Total chick-flick, but hey sometimes chick flicks aren’t so bad.
After deciding to reshape her life, Liz Gilbert (Julia Roberts) travels the world in search of direction. She heads to Italy, India and Bali, indulging in delicious cuisine while seeking the true meaning of self-love, family, friendship and forgiveness. Along the way, she meets a bevy of characters and, possibly, her true love.
I’m probably the only human being alive who still hasn’t read this book, and for the most part after seeing this, I don’t mind if I ever do.
This is writer/director Ryan Murphy‘s second adaptation of a book, and I don’t think he quite knows how to get to the emotional core of a story. The film looks very, very good with beautiful shots of Italy, Indonesia, India and the vibrant colors and glorious shots really do have us feel like were right there with her in this place.
However, the scenery may look beautiful, Murphy still doesn’t know how to direct this film in actually becoming something involving. At times, the plot and the flow of the story felt very fragmented to me, as if I kind of felt like I was just jumping from location to location with Julia, and there was no depth to the story. I didn’t feel totally involved with this story, because Murphy doesn’t do a good job at actually creating a love story we can all care about. I must say though that there are many times where I actually had a good time with this film with some moments actually having me laugh, and a little bit inspired.
This chick gets out of her marriage one day and just says I want something new, and decides to run off to all these beautiful locations to search for love in her life, and the meaning of it all. I wish I could do something like this, and just not give a damn about anything, because going with the flow is so much better than caring about so many things in your life.
Julia Roberts is perfectly cast as Liz because she can talk to you about pizza like she’s your best friend, and you totally forget she’s a movie star. She’s not over the hill, but she is over the bullshit and watching her in every scene was great. The only problem is that I feel like the film doesn’t do her much justice because we needed more insight to her life before all this changing started happening, to actually get a real sense of who she actually was. Still, somehow Roberts as always makes this babe very likable.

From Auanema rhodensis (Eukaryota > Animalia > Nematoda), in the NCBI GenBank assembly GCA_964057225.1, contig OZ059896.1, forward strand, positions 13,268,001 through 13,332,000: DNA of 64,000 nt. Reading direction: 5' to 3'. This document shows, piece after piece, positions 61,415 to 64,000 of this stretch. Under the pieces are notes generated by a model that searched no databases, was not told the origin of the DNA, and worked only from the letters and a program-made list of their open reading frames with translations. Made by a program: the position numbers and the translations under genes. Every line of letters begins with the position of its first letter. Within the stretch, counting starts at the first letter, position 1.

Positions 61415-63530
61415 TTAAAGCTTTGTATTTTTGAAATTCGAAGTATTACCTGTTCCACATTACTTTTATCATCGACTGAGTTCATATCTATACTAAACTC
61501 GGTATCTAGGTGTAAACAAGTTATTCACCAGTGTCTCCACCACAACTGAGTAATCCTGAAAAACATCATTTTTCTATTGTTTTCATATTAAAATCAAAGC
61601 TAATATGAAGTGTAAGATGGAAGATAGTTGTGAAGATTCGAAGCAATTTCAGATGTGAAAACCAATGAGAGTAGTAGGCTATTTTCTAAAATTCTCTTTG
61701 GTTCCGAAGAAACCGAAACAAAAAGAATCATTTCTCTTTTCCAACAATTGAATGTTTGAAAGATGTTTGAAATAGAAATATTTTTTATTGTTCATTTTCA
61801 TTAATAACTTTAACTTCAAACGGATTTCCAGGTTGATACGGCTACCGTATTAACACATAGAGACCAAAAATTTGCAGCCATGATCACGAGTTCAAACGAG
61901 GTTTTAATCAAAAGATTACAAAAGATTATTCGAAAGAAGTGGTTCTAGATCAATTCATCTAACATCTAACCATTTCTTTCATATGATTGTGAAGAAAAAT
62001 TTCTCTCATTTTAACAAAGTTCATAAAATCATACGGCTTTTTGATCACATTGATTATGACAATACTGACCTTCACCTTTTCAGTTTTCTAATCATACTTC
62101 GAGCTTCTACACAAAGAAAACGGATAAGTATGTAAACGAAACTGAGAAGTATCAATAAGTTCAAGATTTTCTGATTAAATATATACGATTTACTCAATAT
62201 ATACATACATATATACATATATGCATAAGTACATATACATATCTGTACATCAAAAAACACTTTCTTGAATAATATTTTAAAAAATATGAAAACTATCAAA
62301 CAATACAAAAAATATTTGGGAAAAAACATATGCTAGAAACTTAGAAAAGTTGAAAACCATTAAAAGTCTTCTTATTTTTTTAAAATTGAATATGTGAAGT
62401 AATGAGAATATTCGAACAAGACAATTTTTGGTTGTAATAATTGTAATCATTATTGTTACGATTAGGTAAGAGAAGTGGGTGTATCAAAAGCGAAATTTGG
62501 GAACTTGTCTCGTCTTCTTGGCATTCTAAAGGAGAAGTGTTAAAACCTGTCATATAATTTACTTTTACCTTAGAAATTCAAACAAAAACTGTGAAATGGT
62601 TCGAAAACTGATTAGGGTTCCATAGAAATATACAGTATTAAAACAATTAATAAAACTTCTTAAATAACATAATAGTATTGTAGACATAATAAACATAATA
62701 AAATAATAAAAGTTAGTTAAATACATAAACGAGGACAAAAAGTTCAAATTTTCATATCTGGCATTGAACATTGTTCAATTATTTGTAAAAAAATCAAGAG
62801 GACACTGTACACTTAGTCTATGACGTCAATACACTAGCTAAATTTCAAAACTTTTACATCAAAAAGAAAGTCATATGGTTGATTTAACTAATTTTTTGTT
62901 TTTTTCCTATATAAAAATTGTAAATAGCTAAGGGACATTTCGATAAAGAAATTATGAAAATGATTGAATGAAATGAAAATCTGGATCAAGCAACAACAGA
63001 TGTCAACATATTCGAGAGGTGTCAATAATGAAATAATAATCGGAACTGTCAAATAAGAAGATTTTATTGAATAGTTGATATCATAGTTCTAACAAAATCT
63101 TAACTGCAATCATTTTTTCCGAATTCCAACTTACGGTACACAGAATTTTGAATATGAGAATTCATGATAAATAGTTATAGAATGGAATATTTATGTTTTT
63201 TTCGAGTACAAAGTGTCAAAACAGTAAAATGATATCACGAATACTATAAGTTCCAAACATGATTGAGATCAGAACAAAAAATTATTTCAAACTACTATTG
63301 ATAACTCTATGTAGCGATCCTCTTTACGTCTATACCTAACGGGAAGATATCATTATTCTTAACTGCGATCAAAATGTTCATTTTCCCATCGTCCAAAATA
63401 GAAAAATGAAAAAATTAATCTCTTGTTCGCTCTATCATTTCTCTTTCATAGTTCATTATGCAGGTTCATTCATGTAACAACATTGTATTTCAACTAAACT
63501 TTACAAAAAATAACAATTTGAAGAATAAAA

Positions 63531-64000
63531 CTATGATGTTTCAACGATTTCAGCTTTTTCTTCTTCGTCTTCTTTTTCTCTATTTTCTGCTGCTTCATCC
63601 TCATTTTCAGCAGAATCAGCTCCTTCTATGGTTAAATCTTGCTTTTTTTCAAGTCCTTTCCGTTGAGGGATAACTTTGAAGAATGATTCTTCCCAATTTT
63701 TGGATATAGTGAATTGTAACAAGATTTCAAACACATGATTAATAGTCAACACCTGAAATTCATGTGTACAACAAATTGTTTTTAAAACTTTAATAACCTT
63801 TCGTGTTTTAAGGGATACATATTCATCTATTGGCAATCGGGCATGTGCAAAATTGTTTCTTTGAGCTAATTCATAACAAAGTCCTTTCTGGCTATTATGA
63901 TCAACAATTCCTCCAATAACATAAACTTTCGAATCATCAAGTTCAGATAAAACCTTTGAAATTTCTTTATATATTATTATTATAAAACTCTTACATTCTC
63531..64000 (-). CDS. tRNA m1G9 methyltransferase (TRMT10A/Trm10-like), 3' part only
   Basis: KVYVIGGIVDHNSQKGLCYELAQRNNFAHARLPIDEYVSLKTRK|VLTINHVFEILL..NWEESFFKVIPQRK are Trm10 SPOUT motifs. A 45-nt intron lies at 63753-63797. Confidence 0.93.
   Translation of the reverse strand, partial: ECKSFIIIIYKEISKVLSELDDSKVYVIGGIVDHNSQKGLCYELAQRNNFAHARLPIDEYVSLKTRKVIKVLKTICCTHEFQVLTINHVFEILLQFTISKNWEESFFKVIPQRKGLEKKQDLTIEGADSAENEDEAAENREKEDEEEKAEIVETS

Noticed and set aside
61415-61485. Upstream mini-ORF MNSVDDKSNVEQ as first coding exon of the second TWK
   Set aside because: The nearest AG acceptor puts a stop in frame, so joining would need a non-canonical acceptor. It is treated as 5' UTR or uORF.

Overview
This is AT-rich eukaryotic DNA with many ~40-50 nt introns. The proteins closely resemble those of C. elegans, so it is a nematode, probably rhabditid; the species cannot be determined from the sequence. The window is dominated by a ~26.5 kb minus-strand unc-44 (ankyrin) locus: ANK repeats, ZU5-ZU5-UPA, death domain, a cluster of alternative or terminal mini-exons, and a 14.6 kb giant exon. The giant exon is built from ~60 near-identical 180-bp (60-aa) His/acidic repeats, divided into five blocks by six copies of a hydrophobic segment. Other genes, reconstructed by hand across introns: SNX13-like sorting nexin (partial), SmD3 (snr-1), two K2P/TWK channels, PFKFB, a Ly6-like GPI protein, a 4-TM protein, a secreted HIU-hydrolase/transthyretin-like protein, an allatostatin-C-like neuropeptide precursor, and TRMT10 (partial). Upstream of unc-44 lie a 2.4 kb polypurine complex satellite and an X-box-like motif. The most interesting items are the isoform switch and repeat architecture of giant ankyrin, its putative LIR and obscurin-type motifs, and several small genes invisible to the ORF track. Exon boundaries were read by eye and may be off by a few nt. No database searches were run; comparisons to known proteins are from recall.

The men in her life all seem like premise conveniences but they all have that charm to do something about it. Billy Crudup’s character, Stephen, is kind of an ass, but you can kind of see where he’s coming from in all of this. James Franco does an alright job as Liz’s boyf David, and although the writing kind of makes him out to seem like a drag, he still does try with this character. Javier Bardem plays Felipe, who is just sly, sexy, and cool. His chemistry with Roberts is very good, and actually had me believe these two when they were together on screen. Viola Davis doesn’t get enough scenes like I would have hoped for, but she tries her best. However, the best out of the whole supporting crew is Richard Jenkins, the guy who shows up in about 10 films a year. He plays Richard (unique name) from Texas, and right from the get-go you are laughing your ass off at everything he says, so you think he’s just going to be the comic relief of the whole film, but it’s actually more than that. His character has a lot more of an emotional depth than you would expect and Jenkins sells it so well, in a perfect scene that totally won me over. This guy is always amazing in no matter what he does.
Consensus: The cast does their best with this script, and the scenery is just beautiful to look at, but the film feels a little bit too shallow to involve us in this emotional romantic story, and parts feel more rushed than others. However, there are still some pleasant moments, and you will enjoy yourself if your looking for a good date movie.